>> 'a'
A re-assignment is also possible by using the index selector:
list2[0] = 'abc'
The print out of the list content
print(list2)
now shows that the value from the first list item has changed from ‘a’ to ‘abc’:
>> ['abc', 'b', 'c', 'd']
It’s also possible to define nested lists. A nested list is a list which is included in another list. One way to create a nested list is to to execute the following line of code:
# Nested Lists
list2[0] = ['a', 'b', 'c']
This command is assigning a list to the first element of list2. To check the result let’s print out list2 again:
print(list2)
The result now shows the nested list in the following way:
>> [['a', 'b', 'c'], 'b', 'c', 'd']

Dictionaries

The next important data structure which is supported by Python is a dictionary. In comparison to a list each element within a dictionary is made up of two parts: key and value. To define a list we’re using the following syntax:
d1 = {'key1': 'value1', 'key2': 'value2'}
This will create the following dictionary with two key-value pairs:
>> {'key1': 'value1', 'key2': 'value2'}
If we now want to access a specific value from the dictionary we can use the corresponding key for selection. The name of the key is passed into the brackets syntax in the following way:
d1['key2']
The result is:
>> 'value2'
The value of a key within a dictionary can be of any type, e.g. we can use a list as a value. The following example shows how to define a dictionary with one key. The value of that key is a list with three numeric elements:
# Lists in Dictionaries
d2 = {'list1':[1,2,3]}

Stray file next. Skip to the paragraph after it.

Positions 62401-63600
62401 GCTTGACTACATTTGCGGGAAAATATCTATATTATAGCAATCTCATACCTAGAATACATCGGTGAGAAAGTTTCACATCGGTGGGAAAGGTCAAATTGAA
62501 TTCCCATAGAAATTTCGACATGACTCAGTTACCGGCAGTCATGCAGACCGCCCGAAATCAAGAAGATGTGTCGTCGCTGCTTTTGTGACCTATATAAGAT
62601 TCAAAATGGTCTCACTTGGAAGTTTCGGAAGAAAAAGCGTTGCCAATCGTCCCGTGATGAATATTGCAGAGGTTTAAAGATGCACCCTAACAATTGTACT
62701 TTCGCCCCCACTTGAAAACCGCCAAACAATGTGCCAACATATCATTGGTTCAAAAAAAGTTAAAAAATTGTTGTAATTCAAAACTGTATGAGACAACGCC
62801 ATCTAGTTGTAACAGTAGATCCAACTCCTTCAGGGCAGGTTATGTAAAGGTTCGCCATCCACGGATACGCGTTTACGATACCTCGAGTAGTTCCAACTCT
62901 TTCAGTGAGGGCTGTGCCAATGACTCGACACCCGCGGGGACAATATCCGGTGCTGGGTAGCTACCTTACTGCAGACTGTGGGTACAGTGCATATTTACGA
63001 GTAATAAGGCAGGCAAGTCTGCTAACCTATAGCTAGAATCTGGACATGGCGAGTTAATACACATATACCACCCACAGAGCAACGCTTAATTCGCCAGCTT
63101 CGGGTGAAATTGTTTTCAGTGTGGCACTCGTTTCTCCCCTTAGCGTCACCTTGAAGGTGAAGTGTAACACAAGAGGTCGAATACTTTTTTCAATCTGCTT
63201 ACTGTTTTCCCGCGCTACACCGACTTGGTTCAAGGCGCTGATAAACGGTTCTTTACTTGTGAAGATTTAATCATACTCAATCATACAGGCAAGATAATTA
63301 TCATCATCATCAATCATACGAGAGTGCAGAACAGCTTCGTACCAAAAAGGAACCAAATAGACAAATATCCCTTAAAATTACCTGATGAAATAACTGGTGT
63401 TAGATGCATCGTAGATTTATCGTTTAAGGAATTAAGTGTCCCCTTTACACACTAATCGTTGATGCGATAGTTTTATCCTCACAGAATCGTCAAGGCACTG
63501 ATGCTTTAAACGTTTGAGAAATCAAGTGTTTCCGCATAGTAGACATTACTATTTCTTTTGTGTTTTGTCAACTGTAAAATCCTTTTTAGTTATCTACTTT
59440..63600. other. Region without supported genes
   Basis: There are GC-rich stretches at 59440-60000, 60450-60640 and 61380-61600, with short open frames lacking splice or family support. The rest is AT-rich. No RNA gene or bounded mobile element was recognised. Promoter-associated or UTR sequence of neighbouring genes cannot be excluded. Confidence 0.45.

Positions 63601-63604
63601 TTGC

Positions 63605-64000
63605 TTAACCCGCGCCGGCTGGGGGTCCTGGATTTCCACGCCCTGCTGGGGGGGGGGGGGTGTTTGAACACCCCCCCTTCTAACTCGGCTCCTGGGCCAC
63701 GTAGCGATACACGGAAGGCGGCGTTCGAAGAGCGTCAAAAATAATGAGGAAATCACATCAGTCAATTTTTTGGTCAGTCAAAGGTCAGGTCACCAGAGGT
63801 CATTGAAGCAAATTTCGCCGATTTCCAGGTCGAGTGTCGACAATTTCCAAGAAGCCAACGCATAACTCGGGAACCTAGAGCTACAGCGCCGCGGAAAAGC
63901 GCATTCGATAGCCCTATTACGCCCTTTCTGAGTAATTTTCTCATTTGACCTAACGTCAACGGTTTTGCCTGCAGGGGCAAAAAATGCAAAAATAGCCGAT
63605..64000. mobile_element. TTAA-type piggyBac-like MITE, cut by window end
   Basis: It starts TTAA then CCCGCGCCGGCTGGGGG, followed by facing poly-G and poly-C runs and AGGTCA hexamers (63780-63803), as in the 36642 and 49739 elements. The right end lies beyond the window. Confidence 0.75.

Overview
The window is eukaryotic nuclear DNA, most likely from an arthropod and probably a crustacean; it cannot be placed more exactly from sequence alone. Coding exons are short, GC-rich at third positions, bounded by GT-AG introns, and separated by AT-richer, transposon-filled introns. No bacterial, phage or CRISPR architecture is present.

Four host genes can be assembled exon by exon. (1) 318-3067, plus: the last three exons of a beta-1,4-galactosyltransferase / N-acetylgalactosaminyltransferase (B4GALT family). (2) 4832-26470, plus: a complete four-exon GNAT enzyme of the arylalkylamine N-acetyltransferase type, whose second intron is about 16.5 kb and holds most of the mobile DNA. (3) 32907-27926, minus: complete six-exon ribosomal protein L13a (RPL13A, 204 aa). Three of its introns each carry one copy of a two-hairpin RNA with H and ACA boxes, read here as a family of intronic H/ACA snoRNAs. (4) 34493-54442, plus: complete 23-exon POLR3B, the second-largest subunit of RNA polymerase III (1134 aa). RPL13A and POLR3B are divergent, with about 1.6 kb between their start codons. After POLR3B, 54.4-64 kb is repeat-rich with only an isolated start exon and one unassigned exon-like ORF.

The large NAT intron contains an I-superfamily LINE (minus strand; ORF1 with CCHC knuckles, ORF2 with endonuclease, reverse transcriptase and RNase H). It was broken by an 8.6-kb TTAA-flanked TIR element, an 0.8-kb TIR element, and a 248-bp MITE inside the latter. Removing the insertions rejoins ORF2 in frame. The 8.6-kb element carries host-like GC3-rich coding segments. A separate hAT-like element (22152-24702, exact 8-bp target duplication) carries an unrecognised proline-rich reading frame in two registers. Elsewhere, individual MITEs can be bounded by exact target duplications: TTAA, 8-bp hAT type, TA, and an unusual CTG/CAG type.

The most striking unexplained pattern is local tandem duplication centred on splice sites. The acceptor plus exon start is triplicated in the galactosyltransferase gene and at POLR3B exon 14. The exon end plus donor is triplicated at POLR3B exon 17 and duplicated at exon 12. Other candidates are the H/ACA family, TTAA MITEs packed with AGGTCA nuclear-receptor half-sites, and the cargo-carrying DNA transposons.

Printing out d2 shows the following result:
>> {'list1': [1, 2, 3]}
Accessing the list1 key directly with the following code:
d2['list1']
will return the list:
>> [1, 2, 3]
We can also retrieve the list from the dictionary and assign this list at the same time to a new variable which is called list1:
list1 = d2['list1']
As seen before we can now use the index selector to access items from the list.
list1[2]
Result:
>> 3
Doing the same in just one step is also possible:
d2['list1'][2]
As seen with lists before, it’s also possible to include a dictionary within a dictionary. In the following example a dictionary is key1 is defined and the value of this key is set to another dictionary:
# Nesting Dictionaries
d3 = {'key1': {'key2': 'value2'}}
Accessing the inside dictionary is straight forward:
d3['key1']
The output you should see is the inside dictionary:
>> {'key2': 'value2'}
Of course you can access a specific element within the inside dictionary. Here you need to use brackets two times. First to access the value of key1 (which is the inside dictionary) and then access the value of key2 from the inside dictionary:
d3['key1']['key2']
The command returns the following value:
>> 'value2'

Sets

Last but not least, let’s take a look at sets, another data structure which is part of Python. Sets are defined by using curly braces:

{1,2,3}

Sets can only contain distinct values. If you try to define a set which includes duplicates, like the following set:

{1,2,2,3,3,3}
You’ll get the following result:
{1, 2, 3}
The result set contains only unique values, all duplicates are removed automatically.
Off course, sets can be stored in variables:
s1 = {1,2}
Adding another element to the set s1 can be done by calling the add method and passing in the new element as a parameter:
s1.add(3)
Now the set looks like the following:
>> {1, 2, 3}